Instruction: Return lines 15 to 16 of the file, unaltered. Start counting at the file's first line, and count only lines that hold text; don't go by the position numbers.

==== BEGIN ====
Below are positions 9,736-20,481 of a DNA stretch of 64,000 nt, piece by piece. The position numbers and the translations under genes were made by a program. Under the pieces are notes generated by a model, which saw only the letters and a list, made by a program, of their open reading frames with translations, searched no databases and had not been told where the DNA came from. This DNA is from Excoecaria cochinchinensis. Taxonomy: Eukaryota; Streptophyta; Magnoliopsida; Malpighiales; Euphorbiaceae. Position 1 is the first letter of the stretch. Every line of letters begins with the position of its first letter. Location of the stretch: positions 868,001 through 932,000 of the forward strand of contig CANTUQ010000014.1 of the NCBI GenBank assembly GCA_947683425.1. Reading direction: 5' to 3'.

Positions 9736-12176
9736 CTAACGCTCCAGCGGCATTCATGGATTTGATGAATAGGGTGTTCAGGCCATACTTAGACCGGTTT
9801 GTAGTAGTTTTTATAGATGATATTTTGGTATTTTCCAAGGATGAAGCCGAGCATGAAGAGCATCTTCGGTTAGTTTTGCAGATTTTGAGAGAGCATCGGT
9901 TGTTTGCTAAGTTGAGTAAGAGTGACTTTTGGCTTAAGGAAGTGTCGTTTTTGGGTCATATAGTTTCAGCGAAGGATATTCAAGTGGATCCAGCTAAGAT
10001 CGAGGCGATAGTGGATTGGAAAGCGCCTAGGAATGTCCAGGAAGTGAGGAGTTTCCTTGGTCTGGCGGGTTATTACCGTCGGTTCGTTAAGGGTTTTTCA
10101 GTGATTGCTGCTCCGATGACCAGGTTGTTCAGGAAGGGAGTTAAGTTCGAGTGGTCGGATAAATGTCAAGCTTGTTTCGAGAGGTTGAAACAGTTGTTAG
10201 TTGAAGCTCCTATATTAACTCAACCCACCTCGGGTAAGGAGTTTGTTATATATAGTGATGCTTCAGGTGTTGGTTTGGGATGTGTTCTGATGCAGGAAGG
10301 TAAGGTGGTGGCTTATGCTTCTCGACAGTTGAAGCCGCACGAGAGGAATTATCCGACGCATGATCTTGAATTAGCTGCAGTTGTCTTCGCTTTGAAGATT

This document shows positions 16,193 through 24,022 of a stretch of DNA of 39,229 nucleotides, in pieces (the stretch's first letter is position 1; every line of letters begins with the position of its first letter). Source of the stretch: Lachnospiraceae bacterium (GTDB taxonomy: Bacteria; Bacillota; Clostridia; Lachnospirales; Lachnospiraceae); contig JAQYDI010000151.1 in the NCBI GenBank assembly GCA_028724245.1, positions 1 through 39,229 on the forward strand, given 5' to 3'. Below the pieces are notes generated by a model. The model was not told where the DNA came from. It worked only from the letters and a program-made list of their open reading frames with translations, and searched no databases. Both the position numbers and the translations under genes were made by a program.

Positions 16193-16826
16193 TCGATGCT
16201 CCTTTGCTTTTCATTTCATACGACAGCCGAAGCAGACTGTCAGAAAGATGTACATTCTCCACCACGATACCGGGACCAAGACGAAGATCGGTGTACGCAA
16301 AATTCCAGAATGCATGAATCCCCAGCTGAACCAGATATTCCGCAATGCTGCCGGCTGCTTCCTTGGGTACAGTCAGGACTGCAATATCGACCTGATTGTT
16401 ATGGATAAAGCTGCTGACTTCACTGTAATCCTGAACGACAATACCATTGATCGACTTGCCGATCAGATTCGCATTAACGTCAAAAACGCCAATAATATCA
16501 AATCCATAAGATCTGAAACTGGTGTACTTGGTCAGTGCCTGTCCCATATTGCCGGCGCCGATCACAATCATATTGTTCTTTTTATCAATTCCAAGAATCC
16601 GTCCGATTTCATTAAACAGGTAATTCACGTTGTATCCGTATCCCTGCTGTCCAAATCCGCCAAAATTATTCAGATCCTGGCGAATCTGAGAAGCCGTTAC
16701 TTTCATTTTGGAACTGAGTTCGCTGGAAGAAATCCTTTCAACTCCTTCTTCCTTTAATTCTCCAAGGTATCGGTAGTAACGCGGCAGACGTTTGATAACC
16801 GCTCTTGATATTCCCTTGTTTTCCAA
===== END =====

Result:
16401 ATGGATAAAGCTGCTGACTTCACTGTAATCCTGAACGACAATACCATTGATCGACTTGCCGATCAGATTCGCATTAACGTCAAAAACGCCAATAATATCA
16501 AATCCATAAGATCTGAAACTGGTGTACTTGGTCAGTGCCTGTCCCATATTGCCGGCGCCGATCACAATCATATTGTTCTTTTTATCAATTCCAAGAATCC